We saw this play out this very week with the earthquake in Haiti.  Where BSG is the mere fictional destruction of a civilization, the earthquake in Haiti is real.  That country has been destroyed by that earthquake.  For all practical purposes, there is nothing left there.  They have to start over from scratch.  They need help.

I can think of no event in my lifetime that more obviously calls for human compassion than the earthquake in Haiti.  The suffering is immense.  And yet, there were still people so devoted to their own plans that they could not see beyond their plans to focus on the compassion necessary.  Rush Limbaugh wasted no time turning the issue into a conspiracy theory about Barack Obama.  Meanwhile, Pat Robertson blamed the Haitians themselves for the earthquake.  Willpower bias, anyone?

Of course, perhaps I am guilty of the very same thing in the last few paragraphs, using the events in Haiti to further my own cause, too focused on my own details to see the whole picture in its entirety.  Is this sort of behavior inescapable, inevitable?  I don’t think so.  My philosophy will be different.  My philosophy will take our flaws into account.  My philosophy will acknowledge our competing and contradictory ideals. My philosophy will keep the big picture in focus.  My philosophy will not get so self-absorbed and self-indulgent that it forgets to be compassionate.  That was burgundy.  This is teal.

Slight Preference, Extreme Results

You have to look at philosophy from two levels: the individual, and the group. A slight preference at the individual level can result in extreme results when those slight preferences add up at the group level. Here’s an example of that mechanism in action:

In sports, you see this effect in amateur drafts all the time, particularly in baseball where draft picks can’t be traded. Let’s say a baseball team like the Oakland A’s values college players a mere 1% more than other teams do. The A’s may say and believe that they don’t reject high school players, but the effect of their slight preference is that they end up taking almost exclusively college players, simply because the high school players they prefer are all chosen ahead of them, and invariably when their turn to choose comes up, their highest ranked player just happens to be a college player.

In the NFL, where draft picks can be traded, you could create extra value for yourself if you know that you value players differently than others. The Oakland Raiders have a unique valuation on amateur talent, and nearly every year their selections are a complete surprise to those following conventional wisdom. Because their valuation system is so unique, they could probably create extra value for themselves by always trading down. The player they want will often still be available lower in the draft. Sadly for Raiders fans, the Raiders almost never do this.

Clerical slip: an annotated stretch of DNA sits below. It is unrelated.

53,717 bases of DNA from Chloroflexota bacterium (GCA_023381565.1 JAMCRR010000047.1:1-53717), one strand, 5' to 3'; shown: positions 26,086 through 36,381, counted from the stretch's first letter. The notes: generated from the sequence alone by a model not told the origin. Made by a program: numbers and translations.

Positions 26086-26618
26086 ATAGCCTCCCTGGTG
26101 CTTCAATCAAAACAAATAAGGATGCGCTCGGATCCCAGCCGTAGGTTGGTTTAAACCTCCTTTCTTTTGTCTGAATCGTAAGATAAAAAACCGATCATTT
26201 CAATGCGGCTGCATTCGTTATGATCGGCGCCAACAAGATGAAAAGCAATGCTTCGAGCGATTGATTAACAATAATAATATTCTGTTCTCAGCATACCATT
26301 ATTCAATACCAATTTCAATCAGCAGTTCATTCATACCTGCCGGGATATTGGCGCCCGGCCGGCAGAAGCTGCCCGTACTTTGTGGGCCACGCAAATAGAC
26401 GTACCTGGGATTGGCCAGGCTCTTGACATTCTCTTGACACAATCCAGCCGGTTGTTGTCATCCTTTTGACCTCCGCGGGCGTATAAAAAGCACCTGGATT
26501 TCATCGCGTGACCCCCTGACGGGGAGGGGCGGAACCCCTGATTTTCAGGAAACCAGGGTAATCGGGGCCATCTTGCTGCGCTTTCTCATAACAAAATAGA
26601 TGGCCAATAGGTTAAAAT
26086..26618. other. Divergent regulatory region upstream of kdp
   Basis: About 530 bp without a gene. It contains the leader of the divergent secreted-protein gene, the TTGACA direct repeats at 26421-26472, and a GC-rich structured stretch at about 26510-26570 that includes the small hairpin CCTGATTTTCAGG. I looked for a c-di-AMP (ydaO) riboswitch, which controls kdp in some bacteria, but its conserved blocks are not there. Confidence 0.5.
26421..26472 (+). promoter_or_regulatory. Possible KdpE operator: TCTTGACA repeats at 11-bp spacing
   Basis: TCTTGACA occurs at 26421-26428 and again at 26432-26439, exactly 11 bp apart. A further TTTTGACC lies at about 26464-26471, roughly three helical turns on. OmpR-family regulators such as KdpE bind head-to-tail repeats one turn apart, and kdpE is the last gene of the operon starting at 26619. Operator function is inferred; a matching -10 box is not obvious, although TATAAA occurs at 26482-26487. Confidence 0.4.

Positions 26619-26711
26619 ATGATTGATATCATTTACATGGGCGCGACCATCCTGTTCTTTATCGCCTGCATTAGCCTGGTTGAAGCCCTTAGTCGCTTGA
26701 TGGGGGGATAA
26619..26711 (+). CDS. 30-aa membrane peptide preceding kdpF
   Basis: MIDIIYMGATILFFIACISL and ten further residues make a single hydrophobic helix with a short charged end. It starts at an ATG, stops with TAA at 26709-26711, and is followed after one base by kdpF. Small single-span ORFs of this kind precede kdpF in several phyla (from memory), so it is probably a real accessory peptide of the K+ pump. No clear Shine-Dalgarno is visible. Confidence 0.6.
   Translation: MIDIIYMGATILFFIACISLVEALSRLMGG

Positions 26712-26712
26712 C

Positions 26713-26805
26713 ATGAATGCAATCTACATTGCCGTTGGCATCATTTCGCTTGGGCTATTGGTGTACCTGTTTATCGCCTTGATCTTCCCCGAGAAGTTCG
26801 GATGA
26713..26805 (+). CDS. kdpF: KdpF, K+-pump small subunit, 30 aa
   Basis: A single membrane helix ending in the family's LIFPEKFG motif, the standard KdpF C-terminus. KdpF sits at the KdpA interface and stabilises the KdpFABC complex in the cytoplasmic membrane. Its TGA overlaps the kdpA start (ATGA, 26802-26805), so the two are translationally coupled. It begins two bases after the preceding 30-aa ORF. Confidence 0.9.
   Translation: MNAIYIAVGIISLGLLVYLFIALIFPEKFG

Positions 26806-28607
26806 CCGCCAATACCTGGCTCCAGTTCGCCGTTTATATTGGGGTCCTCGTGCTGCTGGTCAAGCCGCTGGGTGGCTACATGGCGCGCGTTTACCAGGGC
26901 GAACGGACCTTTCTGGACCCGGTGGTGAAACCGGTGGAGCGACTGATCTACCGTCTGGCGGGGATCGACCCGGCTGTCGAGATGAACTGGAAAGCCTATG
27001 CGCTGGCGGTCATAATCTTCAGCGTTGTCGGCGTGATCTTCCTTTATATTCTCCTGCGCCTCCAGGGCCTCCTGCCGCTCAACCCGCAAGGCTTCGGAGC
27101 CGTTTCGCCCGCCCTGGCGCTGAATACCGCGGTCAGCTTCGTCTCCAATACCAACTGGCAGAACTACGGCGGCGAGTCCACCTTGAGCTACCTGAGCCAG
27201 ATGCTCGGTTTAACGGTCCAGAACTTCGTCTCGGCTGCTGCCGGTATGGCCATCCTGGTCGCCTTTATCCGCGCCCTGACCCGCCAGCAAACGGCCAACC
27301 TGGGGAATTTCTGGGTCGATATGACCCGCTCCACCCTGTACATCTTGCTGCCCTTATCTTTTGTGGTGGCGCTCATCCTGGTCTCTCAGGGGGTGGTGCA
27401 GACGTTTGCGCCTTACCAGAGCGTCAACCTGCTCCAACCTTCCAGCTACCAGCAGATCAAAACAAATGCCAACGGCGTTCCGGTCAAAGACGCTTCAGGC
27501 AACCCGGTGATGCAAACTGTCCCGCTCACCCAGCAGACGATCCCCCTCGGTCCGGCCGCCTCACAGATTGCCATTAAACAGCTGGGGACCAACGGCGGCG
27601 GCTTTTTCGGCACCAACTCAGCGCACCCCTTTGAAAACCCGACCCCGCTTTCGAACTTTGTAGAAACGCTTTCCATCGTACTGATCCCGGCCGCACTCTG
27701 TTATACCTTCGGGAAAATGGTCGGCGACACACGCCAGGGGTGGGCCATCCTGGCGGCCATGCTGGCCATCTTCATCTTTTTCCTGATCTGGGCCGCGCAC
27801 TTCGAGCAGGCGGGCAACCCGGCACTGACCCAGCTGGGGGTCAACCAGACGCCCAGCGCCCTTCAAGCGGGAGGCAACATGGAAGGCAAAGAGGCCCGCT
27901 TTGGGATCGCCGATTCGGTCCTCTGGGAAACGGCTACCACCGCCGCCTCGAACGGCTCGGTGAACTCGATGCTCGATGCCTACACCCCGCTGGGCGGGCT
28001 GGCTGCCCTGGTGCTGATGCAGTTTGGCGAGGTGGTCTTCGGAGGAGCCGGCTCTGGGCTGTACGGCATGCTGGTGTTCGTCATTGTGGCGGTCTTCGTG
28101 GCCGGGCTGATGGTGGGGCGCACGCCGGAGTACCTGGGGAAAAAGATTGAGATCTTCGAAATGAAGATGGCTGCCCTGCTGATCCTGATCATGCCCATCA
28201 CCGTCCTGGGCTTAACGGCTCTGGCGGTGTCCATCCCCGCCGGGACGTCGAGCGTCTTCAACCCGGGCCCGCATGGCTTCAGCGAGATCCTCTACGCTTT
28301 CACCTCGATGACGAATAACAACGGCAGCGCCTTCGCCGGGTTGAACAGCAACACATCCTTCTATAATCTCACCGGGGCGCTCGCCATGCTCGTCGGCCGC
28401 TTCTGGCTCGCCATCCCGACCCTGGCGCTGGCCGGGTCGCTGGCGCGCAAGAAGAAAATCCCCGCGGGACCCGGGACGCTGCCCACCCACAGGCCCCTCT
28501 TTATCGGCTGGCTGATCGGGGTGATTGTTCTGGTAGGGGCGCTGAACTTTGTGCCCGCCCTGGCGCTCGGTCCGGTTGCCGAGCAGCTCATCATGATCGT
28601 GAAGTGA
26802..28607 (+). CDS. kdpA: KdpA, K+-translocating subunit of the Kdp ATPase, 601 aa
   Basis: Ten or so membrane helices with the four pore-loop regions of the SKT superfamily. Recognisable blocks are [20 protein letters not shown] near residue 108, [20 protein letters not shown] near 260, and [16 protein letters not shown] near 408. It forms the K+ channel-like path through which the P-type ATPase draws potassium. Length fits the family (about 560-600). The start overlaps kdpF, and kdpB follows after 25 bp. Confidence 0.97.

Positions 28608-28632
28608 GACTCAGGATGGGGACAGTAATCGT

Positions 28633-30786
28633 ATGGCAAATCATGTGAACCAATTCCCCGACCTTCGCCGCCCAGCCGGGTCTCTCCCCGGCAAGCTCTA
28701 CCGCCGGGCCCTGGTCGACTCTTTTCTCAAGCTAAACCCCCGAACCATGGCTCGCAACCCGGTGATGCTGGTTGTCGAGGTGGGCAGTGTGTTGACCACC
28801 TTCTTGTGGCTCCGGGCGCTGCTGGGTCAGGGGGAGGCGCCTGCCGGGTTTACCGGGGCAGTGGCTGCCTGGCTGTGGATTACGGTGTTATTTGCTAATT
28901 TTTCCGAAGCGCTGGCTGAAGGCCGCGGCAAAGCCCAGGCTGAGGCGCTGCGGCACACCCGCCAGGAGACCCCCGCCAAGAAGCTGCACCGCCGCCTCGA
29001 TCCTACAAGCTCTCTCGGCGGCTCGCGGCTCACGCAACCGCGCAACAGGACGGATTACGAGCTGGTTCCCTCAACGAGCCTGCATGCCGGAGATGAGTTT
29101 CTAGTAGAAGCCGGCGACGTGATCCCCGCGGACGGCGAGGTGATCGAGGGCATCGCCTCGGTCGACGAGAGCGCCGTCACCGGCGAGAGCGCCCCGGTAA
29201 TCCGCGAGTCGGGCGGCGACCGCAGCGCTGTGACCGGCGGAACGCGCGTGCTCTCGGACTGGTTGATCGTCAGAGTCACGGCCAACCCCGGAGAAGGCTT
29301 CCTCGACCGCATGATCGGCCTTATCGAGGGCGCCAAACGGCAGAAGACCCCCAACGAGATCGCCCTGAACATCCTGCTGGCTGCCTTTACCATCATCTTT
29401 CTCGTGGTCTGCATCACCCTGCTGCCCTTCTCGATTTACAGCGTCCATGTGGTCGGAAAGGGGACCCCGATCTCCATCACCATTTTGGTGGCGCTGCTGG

In crafting a philosophy, we should be aware of this feature of group dynamics. Groups, moreso than individuals, tend to move either towards the middle, or to the extremes. In America, we see this in our politics. Most Americans are rather centrist, but the system of primaries to choose nominees attracts the more loyal partisans at either end of the political spectrum. So instead of a runoff between Candidate 40th-percentile vs Candidate 60th-percentile, our choices in the general election often ends up as Candidate 10th vs. Candidate 90th. The result is a legislature that is far more partisan than the general population, and is far more despised than it would seem necessary.

How do we keep a set of 60/40 preferences from unintentionally turning into 100/0 behavior, or for that matter, turning 80/20 preferences 50/50 behavior? It’s easy to blame the people involved for behaving badly (see my last article on Willpower Bias) and to argue “don’t do that, you bad people”. But it’s hard to change individual preferences, and especially hard when individual preferences are being affected by group dynamics. More often, the solution is to structurally reduce the amplification. In sports, enabling trades of draft picks at least makes it possible for teams to find more accurate values for their picks. In politics, open primaries or ranked voting systems would probably make the distribution of elected officials look more like the general population than the extremes.

This isn’t to say that there aren’t possible benefits to 0-50-100 group behavior over the messier alternatives. But it’s hard to believe that this tendency will always yield optimal result. If the optimal solution lies at 33 or 67, we want the quickest, most effective way to hit that optimal result. Ping-ponging between the extremes may get us there in the end, but you have to think it would be better to move their directly if we can. Being fully aware of the differences between individual and group dynamics can help us find optimal solutions in an optimal manner.

Willpower Bias